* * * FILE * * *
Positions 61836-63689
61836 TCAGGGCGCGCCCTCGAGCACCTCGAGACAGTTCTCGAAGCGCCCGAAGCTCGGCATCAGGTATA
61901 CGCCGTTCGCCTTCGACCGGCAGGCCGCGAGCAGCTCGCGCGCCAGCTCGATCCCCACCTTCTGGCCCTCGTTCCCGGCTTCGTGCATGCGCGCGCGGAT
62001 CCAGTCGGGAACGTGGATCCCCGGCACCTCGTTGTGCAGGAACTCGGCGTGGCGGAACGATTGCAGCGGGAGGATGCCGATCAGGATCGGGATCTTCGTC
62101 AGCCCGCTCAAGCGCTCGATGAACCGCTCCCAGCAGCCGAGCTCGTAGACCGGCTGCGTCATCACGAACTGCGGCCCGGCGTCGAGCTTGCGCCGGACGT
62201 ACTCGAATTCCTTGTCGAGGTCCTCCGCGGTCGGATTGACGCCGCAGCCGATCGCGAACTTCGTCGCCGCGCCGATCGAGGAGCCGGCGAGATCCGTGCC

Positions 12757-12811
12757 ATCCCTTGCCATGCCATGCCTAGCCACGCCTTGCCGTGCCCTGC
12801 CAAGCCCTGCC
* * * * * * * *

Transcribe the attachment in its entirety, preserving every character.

Positions 61836-63689
61836 TCAGGGCGCGCCCTCGAGCACCTCGAGACAGTTCTCGAAGCGCCCGAAGCTCGGCATCAGGTATA
61901 CGCCGTTCGCCTTCGACCGGCAGGCCGCGAGCAGCTCGCGCGCCAGCTCGATCCCCACCTTCTGGCCCTCGTTCCCGGCTTCGTGCATGCGCGCGCGGAT
62001 CCAGTCGGGAACGTGGATCCCCGGCACCTCGTTGTGCAGGAACTCGGCGTGGCGGAACGATTGCAGCGGGAGGATGCCGATCAGGATCGGGATCTTCGTC
62101 AGCCCGCTCAAGCGCTCGATGAACCGCTCCCAGCAGCCGAGCTCGTAGACCGGCTGCGTCATCACGAACTGCGGCCCGGCGTCGAGCTTGCGCCGGACGT
62201 ACTCGAATTCCTTGTCGAGGTCCTCCGCGGTCGGATTGACGCCGCAGCCGATCGCGAACTTCGTCGCCGCGCCGATCGAGGAGCCGGCGAGATCCGTGCC

Positions 12757-12811
12757 ATCCCTTGCCATGCCATGCCTAGCCACGCCTTGCCGTGCCCTGC
12801 CAAGCCCTGCC